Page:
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G8 Summit will be largest world leader gathering at Camp David

U.S. President Barack Obama waves to visitors as he walks towards the Marine One on the South Lawn prior to his departure from the White House on May 10, 2012 in Washington, DC. Obama was heading to the west coast for campaign events. Alex Wong/Getty Images

(CBS News) WASHINGTON - Which of the lodges at Camp David will Chancellor Merkel be assigned for the G8 Summit this weekend? Which foreign leader will be rooming in Hemlock or Dogwood or in any of the other mountain cabins named for trees at the presidential retreat 63 miles from the White House?

"The allocation system, of course, is classified," says White House National Security Advisor Tom Donilon.

World leaders with sizeable entourages may be used to more expansive accommodations than they'll find at Camp David, but Donilon told reporters "there are adequate facilities there for each delegation."

He noted that the G8 Summit represents the largest single gathering of world leaders ever received at Camp David.

It's been 70 years since British Prime Minister Winston Churchill became the first foreign leader invited to the camp, then called "Shangri-La" by FDR. Some years later, President Eisenhower would re-name the 143-acre property for his father and 5-year old grandson, both named David. Ike said a place called "Shangri-La" was "just a little fancy for a Kansas farm boy."

Since taking office, President Obama has visited Camp David 22 times, spending all of part of 54 days there. His immediate predecessor was a far more frequent visitor. At this same point in his presidency, George W. Bush had made 81 visits to Camp David spanning all or part of 256 days.

At this same point, Mr. Bush played host there to ten world leaders. This is the first time Mr. Obama is having foreign guests. This week's visitors include the chiefs of state or heads of government from Britain, Canada, France, Germany, Italy, Japan and Russia.

"The summit is intended to be small and intimate," Donilon said at his press briefing. "The president made a conscious decision to host the G8 meeting at Camp David for this reason."

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Situated in the Catoctin Mountains of Maryland, Camp David provides a pleasant alternative at this time of year to the motorcade congestion and disagreeable heat and humidity of Washington.

There are long wooded paths for strolling, a swimming pool, a bowling alley and putting greens. Not that the leaders will have much time for amusements. They'll be there to discuss the international crises and calamities that threaten the Free World.

Their agenda is topped by the continuing showdown with Iran and its refusal to abandon its program to produce nuclear weapons. The leaders will also discuss the similar standoff with North Korea. The Group of Eight leaders will focus on economic issues first thing Saturday morning.

"And obviously this comes at a very delicate time with respect to the European economy," said Donilon, noting the economic crisis in Greece and its possible exit from the Euro zone.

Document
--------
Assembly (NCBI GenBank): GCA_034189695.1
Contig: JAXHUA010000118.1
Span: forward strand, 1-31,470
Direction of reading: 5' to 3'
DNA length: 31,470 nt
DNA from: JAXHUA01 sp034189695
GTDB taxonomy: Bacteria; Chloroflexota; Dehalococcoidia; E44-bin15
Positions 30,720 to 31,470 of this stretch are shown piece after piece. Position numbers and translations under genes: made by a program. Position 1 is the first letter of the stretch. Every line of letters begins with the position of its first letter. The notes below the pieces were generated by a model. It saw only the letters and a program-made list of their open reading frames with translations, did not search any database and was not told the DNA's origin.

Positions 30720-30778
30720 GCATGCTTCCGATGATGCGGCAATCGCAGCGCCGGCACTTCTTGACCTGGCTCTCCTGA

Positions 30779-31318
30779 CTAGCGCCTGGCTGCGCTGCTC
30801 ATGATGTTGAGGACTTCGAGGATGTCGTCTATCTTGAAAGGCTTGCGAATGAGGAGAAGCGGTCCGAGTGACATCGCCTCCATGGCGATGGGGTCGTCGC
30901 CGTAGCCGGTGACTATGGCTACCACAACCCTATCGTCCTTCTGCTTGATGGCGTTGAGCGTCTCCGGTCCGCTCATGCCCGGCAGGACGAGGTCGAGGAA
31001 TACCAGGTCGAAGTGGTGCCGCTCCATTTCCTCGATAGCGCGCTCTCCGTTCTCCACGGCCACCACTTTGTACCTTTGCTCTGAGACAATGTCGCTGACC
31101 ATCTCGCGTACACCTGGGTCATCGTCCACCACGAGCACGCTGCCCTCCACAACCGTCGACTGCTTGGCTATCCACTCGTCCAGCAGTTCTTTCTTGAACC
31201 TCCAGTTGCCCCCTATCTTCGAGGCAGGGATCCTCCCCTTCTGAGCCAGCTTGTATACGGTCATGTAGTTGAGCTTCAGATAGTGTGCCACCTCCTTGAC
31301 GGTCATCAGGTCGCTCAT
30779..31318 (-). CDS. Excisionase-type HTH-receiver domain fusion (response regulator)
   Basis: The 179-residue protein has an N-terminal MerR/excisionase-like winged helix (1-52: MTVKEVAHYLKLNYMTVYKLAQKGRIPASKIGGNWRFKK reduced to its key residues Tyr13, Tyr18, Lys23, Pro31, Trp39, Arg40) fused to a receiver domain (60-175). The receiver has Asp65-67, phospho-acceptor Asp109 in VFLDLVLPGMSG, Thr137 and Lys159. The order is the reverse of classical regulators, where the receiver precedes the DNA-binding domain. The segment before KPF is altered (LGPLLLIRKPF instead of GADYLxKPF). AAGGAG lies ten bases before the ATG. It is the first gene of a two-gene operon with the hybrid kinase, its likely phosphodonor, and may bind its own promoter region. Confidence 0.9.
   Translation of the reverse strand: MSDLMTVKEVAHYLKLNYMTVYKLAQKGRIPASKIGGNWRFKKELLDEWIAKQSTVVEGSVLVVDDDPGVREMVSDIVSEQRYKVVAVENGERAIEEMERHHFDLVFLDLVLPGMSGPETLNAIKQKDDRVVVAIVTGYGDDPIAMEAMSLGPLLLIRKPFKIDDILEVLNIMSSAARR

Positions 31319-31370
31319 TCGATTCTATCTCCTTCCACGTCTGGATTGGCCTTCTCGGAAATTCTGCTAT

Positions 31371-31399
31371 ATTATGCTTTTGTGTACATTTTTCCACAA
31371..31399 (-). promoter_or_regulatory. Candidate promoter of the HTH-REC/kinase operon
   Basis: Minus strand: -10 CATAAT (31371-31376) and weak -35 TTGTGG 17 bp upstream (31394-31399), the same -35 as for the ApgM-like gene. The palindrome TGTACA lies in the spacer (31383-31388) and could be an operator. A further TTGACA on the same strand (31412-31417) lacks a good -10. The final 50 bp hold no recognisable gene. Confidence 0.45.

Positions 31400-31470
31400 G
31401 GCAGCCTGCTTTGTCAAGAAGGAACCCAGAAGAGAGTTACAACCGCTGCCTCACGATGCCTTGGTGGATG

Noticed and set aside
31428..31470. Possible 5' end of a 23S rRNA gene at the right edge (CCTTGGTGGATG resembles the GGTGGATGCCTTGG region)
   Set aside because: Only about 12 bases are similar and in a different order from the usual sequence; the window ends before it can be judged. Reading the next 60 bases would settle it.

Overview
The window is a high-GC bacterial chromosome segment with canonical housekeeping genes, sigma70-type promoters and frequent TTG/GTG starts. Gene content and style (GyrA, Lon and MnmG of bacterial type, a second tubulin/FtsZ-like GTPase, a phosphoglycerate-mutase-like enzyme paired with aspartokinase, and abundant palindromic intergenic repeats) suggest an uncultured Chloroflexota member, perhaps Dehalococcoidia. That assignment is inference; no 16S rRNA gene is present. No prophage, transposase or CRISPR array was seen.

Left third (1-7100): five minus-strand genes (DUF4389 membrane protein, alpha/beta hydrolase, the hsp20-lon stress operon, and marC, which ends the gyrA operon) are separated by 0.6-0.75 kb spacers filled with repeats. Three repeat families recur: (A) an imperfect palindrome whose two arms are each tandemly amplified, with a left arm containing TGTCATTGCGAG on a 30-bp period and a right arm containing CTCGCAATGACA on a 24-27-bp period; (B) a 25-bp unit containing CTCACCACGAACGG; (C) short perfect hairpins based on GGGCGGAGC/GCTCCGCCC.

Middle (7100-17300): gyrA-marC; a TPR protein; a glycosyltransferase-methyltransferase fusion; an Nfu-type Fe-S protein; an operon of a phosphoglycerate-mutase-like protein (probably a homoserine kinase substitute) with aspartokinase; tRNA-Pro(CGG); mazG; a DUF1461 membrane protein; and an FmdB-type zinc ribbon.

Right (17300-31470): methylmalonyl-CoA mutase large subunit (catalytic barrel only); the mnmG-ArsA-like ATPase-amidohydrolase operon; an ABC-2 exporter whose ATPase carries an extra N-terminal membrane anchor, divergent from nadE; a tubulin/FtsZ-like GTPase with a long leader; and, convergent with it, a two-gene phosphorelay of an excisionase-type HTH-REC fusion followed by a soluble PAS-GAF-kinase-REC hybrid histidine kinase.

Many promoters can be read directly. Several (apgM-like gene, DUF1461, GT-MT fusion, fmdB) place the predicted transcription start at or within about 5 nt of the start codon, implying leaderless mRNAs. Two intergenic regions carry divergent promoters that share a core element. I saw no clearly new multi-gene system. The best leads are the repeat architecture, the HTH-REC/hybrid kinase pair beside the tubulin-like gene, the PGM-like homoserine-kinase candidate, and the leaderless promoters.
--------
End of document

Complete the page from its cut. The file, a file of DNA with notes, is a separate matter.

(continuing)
The Saturday agenda at Camp David includes energy and climate issues. There'll be discussions about global oil markets and whether a coordinated tapping of national petroleum reserves is warranted.

Pres Obama has also put food security on the agenda and invited the leaders of four African nations to join the discussion about the difficulties they face in acquiring reliable and affordable supplies of food for their people.

By Saturday afternoon, the G8 leaders call it a day and most of them head to Chicago, where President Obama plays host to an even larger array of world leaders representing 62 nations - of which 28 are members of the North Atlantic alliance.

It's only the 3rd time in NATO's history that the U.S. has hosted the Leader's Summit. And it's the first time it wasn't in Washington. President Obama chose Chicago as a way to provide an economic boost to his hometown.

The war in Afghanistan tops the NATO agenda as the alliance has a force of 130,000 military personnel defending the western-backed government of President Hamid Karzai against assaults from al-Qaeda and the Taliban.

President Obama is looking to NATO leaders to agree on a plan that will enable the U.S. and its allies to end their military involvement in Afghanistan in 2014.

"Our coalition will set a goal for Afghan forces to be in the lead for combat operations across the country next year," President Obama said on his visit to Afghanistan two weeks ago. "International troops will continue to train, advise and assist the Afghans, and fight alongside them when needed. But we will shift into a support role as Afghans step forward."

President Obama has invited Karzai to be in Chicago for talks on Sunday morning.

"NATO is a cornerstone alliance for the United States," says Donilon. And the back-to-back summits of G8 and NATO, he said, "really do underscore and are an embodiment of American leadership on a range of global challenges."

Unspoken, but self-evident, the two summits also provide an unparalleled position on the world stage for President Obama. And it comes less than six months before American voters decide whether to bestow on him a second term.

Mitt Romney can only watch from the sidelines as President Obama presides as leader of the Free World.